She was World Champion over 60M hurdles in 2006 and followed that with four more podium finishes at major indoor and outdoor European and World Championship events in 2006, 2009, 2010 and last year in Gothenburg.
Along the way she set Irish records in all her events and represented Ireland at three Olympic Games.
Not only was she a star on the track but her personality and smile off it made her a highly sought after brand ambassador away from it as well.
Spar, Mitsubishi and Powerade all benefitted from their association with the Cork star but it is likely that her greatest impact on Irish sport may yet be ahead of her.
The transition from star athlete can be very challenging, especially so after twelve years on the training treadmill and in the public spotlight. O’Rourke though is one who has been thinking about it for some time.
She writes a popular regular column for the Irish Examiner and has used that as a platform for the kind of spiky commentary on athlete welfare and funding that meant she was sometimes seen by administrators as being ‘hot to handle’ as well as an invaluable advocate for the sport.
When Sport for Business set about nominating the 40 most influential women in Irish sport, O’Rourke was one of the first on the list.
In citing her we wrote:
Derval O’Rourke earns her place on this list because of a combination of what she has achieved on the track in a succesful athletics career and for the waves she makes with her view on Women’s sport and athlete welfare.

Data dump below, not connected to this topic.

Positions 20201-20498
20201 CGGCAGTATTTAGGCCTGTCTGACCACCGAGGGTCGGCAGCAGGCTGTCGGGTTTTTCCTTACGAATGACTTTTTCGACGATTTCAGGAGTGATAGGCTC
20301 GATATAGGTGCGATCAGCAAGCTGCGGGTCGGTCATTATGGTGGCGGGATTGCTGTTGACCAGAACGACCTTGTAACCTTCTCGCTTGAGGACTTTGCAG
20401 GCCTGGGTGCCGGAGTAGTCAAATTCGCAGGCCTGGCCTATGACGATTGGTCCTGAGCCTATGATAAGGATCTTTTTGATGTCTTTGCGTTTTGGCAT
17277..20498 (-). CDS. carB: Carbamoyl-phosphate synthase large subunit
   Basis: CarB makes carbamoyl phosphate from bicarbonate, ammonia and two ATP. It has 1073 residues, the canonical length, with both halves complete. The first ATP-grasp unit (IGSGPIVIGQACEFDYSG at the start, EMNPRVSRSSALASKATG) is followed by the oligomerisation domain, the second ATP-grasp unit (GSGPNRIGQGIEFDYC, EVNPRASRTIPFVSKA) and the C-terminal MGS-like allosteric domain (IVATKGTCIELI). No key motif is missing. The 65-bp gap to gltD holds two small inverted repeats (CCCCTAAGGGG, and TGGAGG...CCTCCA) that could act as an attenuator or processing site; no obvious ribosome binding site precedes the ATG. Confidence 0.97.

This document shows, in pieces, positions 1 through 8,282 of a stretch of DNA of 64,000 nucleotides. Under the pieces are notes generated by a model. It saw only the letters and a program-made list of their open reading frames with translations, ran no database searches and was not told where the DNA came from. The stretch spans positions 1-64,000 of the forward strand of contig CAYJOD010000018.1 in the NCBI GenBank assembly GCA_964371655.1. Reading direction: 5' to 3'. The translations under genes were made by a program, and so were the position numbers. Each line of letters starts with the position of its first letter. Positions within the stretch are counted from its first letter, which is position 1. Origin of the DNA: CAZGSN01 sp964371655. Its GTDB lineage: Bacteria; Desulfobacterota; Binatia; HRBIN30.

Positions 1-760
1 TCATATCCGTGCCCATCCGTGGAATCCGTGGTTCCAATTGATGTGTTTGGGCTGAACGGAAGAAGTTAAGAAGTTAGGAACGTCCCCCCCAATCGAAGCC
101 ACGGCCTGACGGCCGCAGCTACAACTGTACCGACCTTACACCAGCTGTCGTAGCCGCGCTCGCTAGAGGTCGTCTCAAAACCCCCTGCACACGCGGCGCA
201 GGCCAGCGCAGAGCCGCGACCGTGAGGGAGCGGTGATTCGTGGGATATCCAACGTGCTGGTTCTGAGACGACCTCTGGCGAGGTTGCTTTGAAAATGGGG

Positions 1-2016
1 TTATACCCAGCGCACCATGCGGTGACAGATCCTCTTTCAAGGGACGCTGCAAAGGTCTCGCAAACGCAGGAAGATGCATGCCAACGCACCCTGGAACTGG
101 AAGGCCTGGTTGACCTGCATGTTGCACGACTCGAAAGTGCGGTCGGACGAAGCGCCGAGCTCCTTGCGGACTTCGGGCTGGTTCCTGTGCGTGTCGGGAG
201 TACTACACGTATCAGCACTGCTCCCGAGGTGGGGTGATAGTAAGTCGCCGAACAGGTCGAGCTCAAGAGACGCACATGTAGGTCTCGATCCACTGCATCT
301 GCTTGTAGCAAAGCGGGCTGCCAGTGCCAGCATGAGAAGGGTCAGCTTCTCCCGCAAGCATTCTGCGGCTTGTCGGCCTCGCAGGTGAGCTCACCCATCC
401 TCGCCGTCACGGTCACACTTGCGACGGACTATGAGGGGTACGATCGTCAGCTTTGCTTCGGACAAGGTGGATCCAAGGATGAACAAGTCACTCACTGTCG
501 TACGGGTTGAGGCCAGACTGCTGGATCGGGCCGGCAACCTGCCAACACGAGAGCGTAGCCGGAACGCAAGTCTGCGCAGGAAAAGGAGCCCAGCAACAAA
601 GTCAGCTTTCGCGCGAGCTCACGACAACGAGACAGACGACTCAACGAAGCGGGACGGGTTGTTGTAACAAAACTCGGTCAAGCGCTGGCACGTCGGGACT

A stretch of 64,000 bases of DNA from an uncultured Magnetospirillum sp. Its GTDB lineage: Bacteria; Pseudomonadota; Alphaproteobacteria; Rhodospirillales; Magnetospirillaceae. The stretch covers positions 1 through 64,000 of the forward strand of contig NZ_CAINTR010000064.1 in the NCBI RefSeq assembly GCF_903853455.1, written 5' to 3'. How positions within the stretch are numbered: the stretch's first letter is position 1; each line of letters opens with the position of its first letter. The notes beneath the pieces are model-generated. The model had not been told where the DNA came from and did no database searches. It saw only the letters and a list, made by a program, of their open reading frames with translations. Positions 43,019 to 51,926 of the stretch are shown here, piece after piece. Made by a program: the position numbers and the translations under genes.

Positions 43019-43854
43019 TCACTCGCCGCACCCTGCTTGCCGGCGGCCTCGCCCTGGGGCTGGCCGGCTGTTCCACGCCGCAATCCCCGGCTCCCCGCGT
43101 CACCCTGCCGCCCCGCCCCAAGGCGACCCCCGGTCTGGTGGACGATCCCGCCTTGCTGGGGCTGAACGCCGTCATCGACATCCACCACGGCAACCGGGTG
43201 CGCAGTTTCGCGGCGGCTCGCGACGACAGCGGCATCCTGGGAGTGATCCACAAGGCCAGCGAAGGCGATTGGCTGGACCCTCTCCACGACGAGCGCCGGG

A three time Olympian and seven time medallist at major competitions, the highlight of her career to date was winning Gold in the World Indoor Championships in 2006.
She missed out on another medal seven years later, last year in Gothenburg by 0.01 of a second but subsequently had her placing upgraded due to a doping disqualification for one of the athletes that beat her.
While still competing at the top level she has also secured a platform for intelligent analysis of sport from the inside via a weekly column in the Irish Examiner. Doping in athletics has cost her some glory moments and she is an advocate of more research into the long term impact of drug taking so as to build a stronger case for never taking drugs in the first place.
Trusted and confided in by many other athletes, O’Rourke’s influence is already greater than would be the case as a focused athlete and promises to become greater in the years to come.
That final line suggests that while a break from the track may be followed by a period of readjusting to life in the outside world, it is very unlikely we have heard the last fresh thinking from her.
Rest assured that as we continue our campaign for parity of esteem for Women’s sport there will be plenty of opportunities to help build a lasting impression on others just as she built for herself since 2002.